Like many of us, Emma’s travel plans have been spoiled by the coronavirus. But after months of delay, the white rhinoceros has come to Japan and is looking for love. The five-year-old arrives on her way to Liafu Safari Park in Taiwan, where she beats a bunch of competitors for a chance to find a mate and breed.
She was scheduled to be transferred to the Saitama Tobu Zoo outside Tokyo in March, but complications caused by the pandemic pushed back her departure. They slowly opened the shipping container that had been placed in front of her sleeping room. Emma, without any shame, went straight to the sleeping room.
Rhino used the extra time in Taiwan to prepare for the move, with the keepers using Japanese words such as ‘come’ and ‘no’ to prepare her for her new home. Safari staff said that she was selected from a herd of 23 rhinos because of her even temperament and slim body. Emma was chosen because of her gentle personality and her small size also makes it easy to ship overseas.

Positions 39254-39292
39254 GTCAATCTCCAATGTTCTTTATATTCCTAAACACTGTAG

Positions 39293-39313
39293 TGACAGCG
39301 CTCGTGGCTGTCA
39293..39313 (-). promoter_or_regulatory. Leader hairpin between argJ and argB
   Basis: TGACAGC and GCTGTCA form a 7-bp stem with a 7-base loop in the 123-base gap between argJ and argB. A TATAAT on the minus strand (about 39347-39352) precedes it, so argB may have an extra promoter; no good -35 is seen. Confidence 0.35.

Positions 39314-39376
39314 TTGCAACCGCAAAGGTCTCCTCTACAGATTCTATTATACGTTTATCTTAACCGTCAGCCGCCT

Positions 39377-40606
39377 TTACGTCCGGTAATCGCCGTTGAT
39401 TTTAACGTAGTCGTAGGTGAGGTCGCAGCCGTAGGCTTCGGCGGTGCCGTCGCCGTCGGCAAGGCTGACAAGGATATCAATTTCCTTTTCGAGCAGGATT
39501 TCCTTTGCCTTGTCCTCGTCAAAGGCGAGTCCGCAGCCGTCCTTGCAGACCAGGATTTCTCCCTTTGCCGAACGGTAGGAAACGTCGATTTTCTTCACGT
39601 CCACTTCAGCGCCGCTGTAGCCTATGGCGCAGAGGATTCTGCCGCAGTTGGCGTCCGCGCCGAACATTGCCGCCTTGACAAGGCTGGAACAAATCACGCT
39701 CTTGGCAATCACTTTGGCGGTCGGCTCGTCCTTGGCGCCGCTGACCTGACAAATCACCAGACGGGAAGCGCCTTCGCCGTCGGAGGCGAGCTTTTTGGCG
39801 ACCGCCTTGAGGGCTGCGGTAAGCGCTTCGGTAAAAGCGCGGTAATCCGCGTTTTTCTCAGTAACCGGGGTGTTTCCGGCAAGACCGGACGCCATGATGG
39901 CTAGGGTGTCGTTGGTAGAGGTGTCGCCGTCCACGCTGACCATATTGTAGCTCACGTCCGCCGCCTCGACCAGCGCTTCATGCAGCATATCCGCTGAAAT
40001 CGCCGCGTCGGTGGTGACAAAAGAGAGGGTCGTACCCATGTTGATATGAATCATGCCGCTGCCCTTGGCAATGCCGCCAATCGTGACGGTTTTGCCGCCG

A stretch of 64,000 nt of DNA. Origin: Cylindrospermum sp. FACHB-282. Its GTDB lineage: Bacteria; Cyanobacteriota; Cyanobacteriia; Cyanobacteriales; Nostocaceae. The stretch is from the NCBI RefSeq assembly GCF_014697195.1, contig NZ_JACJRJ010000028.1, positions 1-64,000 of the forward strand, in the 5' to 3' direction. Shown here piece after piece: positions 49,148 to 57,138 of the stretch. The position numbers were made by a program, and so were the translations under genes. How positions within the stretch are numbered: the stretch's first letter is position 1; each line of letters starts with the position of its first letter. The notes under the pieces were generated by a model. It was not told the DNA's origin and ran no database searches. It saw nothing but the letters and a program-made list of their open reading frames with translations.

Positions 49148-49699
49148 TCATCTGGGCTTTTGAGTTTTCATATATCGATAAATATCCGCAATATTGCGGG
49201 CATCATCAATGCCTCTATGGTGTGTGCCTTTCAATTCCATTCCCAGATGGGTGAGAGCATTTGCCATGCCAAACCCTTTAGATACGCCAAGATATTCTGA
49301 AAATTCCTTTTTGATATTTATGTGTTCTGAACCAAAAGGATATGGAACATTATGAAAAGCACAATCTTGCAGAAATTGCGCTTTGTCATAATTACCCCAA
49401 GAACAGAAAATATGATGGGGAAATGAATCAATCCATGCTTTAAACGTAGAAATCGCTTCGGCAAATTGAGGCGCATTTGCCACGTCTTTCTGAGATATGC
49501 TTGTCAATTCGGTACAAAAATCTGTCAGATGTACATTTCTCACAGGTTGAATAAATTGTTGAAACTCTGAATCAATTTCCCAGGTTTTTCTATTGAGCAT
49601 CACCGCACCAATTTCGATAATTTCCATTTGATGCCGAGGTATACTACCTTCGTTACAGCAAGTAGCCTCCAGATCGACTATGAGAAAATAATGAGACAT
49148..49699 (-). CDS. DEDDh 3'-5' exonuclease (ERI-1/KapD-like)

She rarely fights with other rhinos or snatches food from others. She’s expected to be on show to the public in Japan for several weeks, but she also has more serious business to do with getting to indulge with her first boyfriend: 10-year-old Moran.
The zoo’s breeding programs have played an important role in re-settling the herd of southern white rhinos. The species currently number about 19,000, according to the conservation group Save the Rhino, which is found in the wild throughout southern Africa.
Liofu Safari Park imported eight rhinos from Africa in 1979 and now has the most successful breeding program in Asia, with 23 animals in herds. Horns are made of nothing more than keratin, a material similar to nails and hair. But scammers mistakenly sell horns as an aphrodisiac or a cancer treatment.